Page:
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in his head, rather than a doodle that
gave him inspiration. Either way, it was
a brilliant scheme and still succeeds
as the most efficiently designed studio
centre in the UK.”
The question mark design worked
because it put the studios on the
outside of an internal roadway, linking
them all to the workshops where
the scenery was designed and built.
Indeed, the first stage of the building
to be constructed was the scenery
workshops. Showing an admirable
sense of priorities, stage two was the
canteen and bar, the first studios not
coming until stage three.
Back of an envelope
by Dick Hobbs
I am writing this
column the day
after the last news
transmitted from BBC
Television Centre, and
by the time you read it the place will be
more or less moribund. Which is sad.
My first experience of Television
Centre was – frighteningly – 40 years
ago when I went to a recording of
André Previn’s Music Night in TC1.
It was a Rachmaninov special: the
LSO played the Symphonic Dances
and Ashkenazy played an etude and
it was all wonderful. Since then, of
course, I have been back many times,
from the days of persuading Top of
the Pops producers that actually the
show would look more convincing if
the singers used SM58s to discussing
tapeless workflows on Strictly Come
Dancing. Talk of Television Centre inevitably
leads to two related stories which,
sadly, are almost certainly not true.
The first tall tale is that the building
was built with a circular main block
because the engineering design team
was worried about timing video signals
without readily available electronic
devices, and thought that sending it
a couple of times around the building
would probably do the trick.
I can find no source to back up this
idea, attractive though it is. The
most comprehensive, if unofficial,
history of the building is by Martin
Kempton, and he does not mention
it. If you want to know everything else
about Television Centre, though, I
can highly recommend his website,
tvstudiohistory.co.uk. He also pours a lot of cold water
onto the other “fact” that we all know
about Television Centre. The architect
Graham Dawbarn could not work out
how to get all the required facilities
onto the very small site. He sensibly
went to the pub to think, drew a
question mark on an old envelope,
and realised that was the solution.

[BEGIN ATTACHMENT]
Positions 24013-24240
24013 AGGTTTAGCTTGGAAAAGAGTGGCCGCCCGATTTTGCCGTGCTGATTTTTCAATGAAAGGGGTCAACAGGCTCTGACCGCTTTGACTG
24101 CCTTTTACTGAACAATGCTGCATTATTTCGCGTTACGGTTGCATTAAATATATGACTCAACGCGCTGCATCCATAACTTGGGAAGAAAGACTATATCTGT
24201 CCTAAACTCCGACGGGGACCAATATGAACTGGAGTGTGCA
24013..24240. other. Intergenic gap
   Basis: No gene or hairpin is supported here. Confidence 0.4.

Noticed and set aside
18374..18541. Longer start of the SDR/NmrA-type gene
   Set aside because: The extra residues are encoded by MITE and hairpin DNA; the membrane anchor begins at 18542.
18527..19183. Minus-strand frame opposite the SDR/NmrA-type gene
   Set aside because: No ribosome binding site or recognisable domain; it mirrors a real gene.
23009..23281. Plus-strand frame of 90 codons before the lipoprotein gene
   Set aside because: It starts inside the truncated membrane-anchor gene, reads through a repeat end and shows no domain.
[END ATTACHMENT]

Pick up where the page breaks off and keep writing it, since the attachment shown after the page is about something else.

The envelope in question still exists in
the BBC archives, and the worked up
question mark does look remarkably
like the finished plan, albeit in reverse.
So it is a lovely story.
However… a colleague of Dawbarn,
Arthur Hayes, points out that not only
would this have been most unlike the
way the architect works, the timing
is not right, either. The advantage of
doodling on an envelope is that you
have a definitive date, in this case 1
December 1949. But the architect and
his principle contact at the BBC met
to discuss the plans on 23 November,
and the first set of detailed drawings
were delivered on 10 December. It
is very unlikely that the fundamental
concept was not created until some
time after 1 December.
“So - sorry to spoil a really good story,”
Martin Kempton writes, “but it is more
likely that the sketch was simply made
when Dawbarn was explaining to
someone in the pub what was already
In those days much of the output
of the studios was drama. Prestige
productions which today we would not
think of doing except on location were
shot multi-camera in Television Centre.
I, Claudius, the wonderfully literate
reworking of Robert Graves’ historical
saga, was shot entirely in TC1 in 1976.
You just would not do that now.
Another thing you would not want to
do now is worry about how to record
something. But the original design
for Television Centre envisaged just
16 video recorders. For the whole of
the building, including nine studios,
news and presentation. They also had
to provide recording facilities for the
Television Theatre, a kilometre away on
Shepherd’s Bush Green. If that feels
like a long cable run, if they ran short
of machines at Television Centre they
used TVI in central London, the best
part of 10km away.
Shocking fact for those used to
recording on USB sticks: one of the
main reasons for limiting the number of
VTRs was that the purchase price of
an Ampex 2” Quad was around £2.5
million in today’s money, with a reel of
tape the equivalent of £10,000.
But, as they always say, nostalgia is
not what it used to be, and so we
say farewell to BBC Television Centre
and move on to if not bigger then
certainly better things. We produce
programmes differently today because
we can make them more creatively,
more attractively, more efficiently and
most important more flexibly.
But just because it is right to move
on from a building designed to serve
the industry as it was 50 years ago,
does not mean that it is right to reflect
awhile. Farewell, then, the magic
doughnut. 98 | TV-BAY MAGAZINE